Bankers Called On To Swear An Oath Not To Rip Off Their Customers

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Bankers should swear an oath "never to harm" their customers in the same way as doctors do, a think-tank has said.

The Respublica think-tank's suggestion comes as Lloyds Banking Group was fined £218 million by UK and US authorities for rigging the Libor interbank lending rate and depriving the Bank of England out of nearly £8 million in fees owed for saving the bank from going under in the financial crisis.

Lloyds responded by suspending seven staff over news of the penalties, which cover the manipulation of the benchmark repo rate, used to calculate fees due to the Bank of England for its emergency financial support.

Bank governor Mark Carney suggested that Lloyds' misconduct may be "criminal" and branded it "highly reprehensible" and "clearly unlawful".

The ResPublica think-tank said that regulators needed to consider the personal conduct of bankers rather than simply social, economic and cultural issues. Banks employ just under 440,000 staff, equivalent to around 1.4% of the UK workforce.

The think-tank called on trade bodies British Bankers' Association (BBA), the Building Societies Association and the new Banking Standards Review Council to adopt an oath it has drawn up for members, based on the Hippocratic Oath doctors swear, which dates back 2,500 years to Greek medical pioneer Hippocrates.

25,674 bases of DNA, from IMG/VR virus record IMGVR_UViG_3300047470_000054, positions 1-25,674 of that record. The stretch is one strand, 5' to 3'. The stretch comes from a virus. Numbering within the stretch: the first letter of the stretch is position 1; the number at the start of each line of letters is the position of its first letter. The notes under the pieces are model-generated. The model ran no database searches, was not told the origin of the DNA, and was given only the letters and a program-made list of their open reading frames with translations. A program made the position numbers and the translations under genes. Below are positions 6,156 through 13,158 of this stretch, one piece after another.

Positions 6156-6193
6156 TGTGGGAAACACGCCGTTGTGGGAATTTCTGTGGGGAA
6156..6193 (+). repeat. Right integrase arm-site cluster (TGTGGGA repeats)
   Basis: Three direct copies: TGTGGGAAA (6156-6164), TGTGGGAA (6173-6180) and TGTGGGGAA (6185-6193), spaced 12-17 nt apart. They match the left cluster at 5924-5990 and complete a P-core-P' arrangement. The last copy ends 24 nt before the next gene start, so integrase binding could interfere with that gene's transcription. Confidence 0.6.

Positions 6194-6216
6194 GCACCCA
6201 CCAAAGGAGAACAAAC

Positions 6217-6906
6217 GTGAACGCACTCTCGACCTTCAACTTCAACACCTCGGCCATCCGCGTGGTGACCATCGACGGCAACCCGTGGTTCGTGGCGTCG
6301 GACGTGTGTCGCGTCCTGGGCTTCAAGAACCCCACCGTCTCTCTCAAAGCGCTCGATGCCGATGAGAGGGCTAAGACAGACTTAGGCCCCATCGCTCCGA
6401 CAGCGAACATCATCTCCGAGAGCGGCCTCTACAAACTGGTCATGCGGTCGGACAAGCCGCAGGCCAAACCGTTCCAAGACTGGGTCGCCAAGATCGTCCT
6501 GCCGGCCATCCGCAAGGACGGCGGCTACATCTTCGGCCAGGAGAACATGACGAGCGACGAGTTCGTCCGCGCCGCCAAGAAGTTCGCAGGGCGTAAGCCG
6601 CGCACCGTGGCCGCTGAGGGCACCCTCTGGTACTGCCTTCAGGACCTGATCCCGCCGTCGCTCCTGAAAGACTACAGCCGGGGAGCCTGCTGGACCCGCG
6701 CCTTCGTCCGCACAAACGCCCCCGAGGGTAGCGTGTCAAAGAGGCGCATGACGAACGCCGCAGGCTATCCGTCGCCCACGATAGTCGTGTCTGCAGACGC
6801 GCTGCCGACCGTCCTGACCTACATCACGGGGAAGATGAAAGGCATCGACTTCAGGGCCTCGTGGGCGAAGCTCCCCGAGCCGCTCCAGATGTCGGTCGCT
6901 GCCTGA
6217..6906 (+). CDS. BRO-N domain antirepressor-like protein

Part of ResPublica's banker's oath reads: "I will do my utmost to behave in a manner that prioritises the needs of customers. It is my first duty to provide an exemplary quality of service to my customers and to exhibit a duty of care above and beyond what is required by law."

"I will confront profligacy and impropriety wherever I encounter it, for the conduct of bankers can have dramatic consequence for society."

ResPublica director Phillip Blond said: "As countless scandals demonstrate, virtue is distinctly absent from our banking institutions.

"Britain's bankers lack a sense of ethos and the institutions they work for lack a clearly defined social purpose. The bankers' oath represents a remarkable opportunity to fulfil their proper moral and economic purpose, and finally place bankers on the road to absolution."

ResPublica's full report, Virtuous Banking: Placing ethos and purpose at the heart of banking, will be launched on Tuesday by the chairman of the Banking Standards Review Council, Sir Richard Lambert.

BBA executive director for financial policy and operations Paul Chisnall said: "Restoring trust and confidence is the banking industry's number one priority. But meaningful cultural change in an industry as complex and diverse as banking takes time."

He added that a wide-ranging banking oath "very well could be part of the answer".

Last year, the government-backed Parliamentary Commission on Banking Standards was one of the first to call for bankers to swear a good-service oath.

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